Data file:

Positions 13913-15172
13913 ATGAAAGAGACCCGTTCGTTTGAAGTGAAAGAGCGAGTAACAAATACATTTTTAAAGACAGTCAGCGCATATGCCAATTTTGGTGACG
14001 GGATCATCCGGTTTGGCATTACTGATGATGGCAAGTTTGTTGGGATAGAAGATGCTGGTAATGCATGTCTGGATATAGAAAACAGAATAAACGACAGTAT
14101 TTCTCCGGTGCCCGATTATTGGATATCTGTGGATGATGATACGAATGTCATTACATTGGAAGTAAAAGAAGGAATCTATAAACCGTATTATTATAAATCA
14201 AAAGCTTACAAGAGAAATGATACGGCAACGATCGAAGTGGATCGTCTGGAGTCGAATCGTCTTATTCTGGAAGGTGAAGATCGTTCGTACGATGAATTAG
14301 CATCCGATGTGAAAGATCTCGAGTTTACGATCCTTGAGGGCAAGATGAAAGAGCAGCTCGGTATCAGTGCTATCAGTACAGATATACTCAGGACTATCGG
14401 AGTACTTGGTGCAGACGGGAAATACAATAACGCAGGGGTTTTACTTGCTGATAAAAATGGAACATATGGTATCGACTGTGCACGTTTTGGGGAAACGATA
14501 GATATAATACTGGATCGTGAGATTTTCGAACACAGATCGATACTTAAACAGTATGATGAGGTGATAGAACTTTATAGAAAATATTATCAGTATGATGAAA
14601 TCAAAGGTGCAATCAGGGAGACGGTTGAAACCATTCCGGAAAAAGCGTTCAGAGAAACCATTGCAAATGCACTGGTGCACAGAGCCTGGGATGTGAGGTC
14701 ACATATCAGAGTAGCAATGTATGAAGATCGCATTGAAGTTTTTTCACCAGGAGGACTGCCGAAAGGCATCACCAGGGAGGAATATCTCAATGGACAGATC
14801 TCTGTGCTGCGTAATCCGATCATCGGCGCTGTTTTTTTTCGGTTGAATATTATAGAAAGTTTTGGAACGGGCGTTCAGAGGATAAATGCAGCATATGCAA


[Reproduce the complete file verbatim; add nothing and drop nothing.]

Positions 13913-15172
13913 ATGAAAGAGACCCGTTCGTTTGAAGTGAAAGAGCGAGTAACAAATACATTTTTAAAGACAGTCAGCGCATATGCCAATTTTGGTGACG
14001 GGATCATCCGGTTTGGCATTACTGATGATGGCAAGTTTGTTGGGATAGAAGATGCTGGTAATGCATGTCTGGATATAGAAAACAGAATAAACGACAGTAT
14101 TTCTCCGGTGCCCGATTATTGGATATCTGTGGATGATGATACGAATGTCATTACATTGGAAGTAAAAGAAGGAATCTATAAACCGTATTATTATAAATCA
14201 AAAGCTTACAAGAGAAATGATACGGCAACGATCGAAGTGGATCGTCTGGAGTCGAATCGTCTTATTCTGGAAGGTGAAGATCGTTCGTACGATGAATTAG
14301 CATCCGATGTGAAAGATCTCGAGTTTACGATCCTTGAGGGCAAGATGAAAGAGCAGCTCGGTATCAGTGCTATCAGTACAGATATACTCAGGACTATCGG
14401 AGTACTTGGTGCAGACGGGAAATACAATAACGCAGGGGTTTTACTTGCTGATAAAAATGGAACATATGGTATCGACTGTGCACGTTTTGGGGAAACGATA
14501 GATATAATACTGGATCGTGAGATTTTCGAACACAGATCGATACTTAAACAGTATGATGAGGTGATAGAACTTTATAGAAAATATTATCAGTATGATGAAA
14601 TCAAAGGTGCAATCAGGGAGACGGTTGAAACCATTCCGGAAAAAGCGTTCAGAGAAACCATTGCAAATGCACTGGTGCACAGAGCCTGGGATGTGAGGTC
14701 ACATATCAGAGTAGCAATGTATGAAGATCGCATTGAAGTTTTTTCACCAGGAGGACTGCCGAAAGGCATCACCAGGGAGGAATATCTCAATGGACAGATC
14801 TCTGTGCTGCGTAATCCGATCATCGGCGCTGTTTTTTTTCGGTTGAATATTATAGAAAGTTTTGGAACGGGCGTTCAGAGGATAAATGCAGCATATGCAA